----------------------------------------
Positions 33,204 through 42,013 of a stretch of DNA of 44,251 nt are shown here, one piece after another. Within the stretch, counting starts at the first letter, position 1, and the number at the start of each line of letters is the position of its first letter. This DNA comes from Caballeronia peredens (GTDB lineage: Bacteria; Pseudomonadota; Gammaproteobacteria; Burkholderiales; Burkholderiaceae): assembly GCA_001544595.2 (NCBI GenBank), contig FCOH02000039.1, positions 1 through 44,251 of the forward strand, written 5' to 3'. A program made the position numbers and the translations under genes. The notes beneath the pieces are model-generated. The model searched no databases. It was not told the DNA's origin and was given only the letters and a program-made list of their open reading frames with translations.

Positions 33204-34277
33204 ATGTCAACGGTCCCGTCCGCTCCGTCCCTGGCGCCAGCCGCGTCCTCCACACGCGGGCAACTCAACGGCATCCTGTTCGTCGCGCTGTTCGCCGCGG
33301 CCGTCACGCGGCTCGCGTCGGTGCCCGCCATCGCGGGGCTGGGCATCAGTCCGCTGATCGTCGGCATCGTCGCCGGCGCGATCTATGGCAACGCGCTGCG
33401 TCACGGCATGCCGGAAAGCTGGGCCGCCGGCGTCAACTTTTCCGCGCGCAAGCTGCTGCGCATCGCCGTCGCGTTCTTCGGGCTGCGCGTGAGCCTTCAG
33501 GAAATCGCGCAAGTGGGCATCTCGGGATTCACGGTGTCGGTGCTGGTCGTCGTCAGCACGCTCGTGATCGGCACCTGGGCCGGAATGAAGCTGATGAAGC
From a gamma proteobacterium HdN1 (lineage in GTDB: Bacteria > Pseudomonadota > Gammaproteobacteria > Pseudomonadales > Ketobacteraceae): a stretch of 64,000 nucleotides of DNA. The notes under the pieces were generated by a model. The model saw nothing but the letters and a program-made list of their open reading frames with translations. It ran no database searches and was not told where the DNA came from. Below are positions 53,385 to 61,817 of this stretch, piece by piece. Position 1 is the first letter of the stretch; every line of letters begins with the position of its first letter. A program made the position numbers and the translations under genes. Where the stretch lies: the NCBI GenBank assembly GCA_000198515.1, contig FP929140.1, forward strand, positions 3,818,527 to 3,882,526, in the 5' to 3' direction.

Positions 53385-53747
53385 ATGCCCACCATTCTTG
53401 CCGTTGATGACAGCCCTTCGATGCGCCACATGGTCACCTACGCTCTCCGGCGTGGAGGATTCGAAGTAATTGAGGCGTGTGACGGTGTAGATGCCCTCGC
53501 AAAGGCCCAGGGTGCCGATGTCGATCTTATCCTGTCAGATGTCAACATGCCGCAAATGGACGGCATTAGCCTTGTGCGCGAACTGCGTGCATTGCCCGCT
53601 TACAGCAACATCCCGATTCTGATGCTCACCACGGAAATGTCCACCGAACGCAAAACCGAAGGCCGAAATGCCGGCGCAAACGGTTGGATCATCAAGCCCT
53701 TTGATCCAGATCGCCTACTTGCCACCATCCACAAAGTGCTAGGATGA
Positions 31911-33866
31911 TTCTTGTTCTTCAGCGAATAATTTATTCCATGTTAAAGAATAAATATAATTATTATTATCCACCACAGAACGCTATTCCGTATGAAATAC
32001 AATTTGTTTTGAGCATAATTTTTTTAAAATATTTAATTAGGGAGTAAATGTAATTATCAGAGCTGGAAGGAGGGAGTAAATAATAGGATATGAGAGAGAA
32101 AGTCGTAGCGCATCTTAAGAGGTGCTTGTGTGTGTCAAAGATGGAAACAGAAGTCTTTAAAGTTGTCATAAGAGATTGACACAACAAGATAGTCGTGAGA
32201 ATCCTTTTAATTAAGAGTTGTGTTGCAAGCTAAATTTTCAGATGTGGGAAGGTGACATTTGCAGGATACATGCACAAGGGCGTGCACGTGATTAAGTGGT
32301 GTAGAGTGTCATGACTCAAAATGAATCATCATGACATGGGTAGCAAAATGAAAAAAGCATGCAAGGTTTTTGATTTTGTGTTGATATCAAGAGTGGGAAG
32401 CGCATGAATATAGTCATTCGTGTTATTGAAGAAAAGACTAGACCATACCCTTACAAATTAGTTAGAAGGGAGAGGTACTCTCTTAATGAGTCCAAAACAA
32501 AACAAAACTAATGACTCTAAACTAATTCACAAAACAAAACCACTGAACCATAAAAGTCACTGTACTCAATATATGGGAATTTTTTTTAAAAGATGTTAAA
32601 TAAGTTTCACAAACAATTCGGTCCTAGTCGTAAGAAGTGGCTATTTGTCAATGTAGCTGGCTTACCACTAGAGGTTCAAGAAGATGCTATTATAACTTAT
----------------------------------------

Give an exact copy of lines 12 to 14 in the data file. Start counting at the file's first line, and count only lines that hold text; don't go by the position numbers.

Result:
53601 TACAGCAACATCCCGATTCTGATGCTCACCACGGAAATGTCCACCGAACGCAAAACCGAAGGCCGAAATGCCGGCGCAAACGGTTGGATCATCAAGCCCT
53701 TTGATCCAGATCGCCTACTTGCCACCATCCACAAAGTGCTAGGATGA
Positions 31911-33866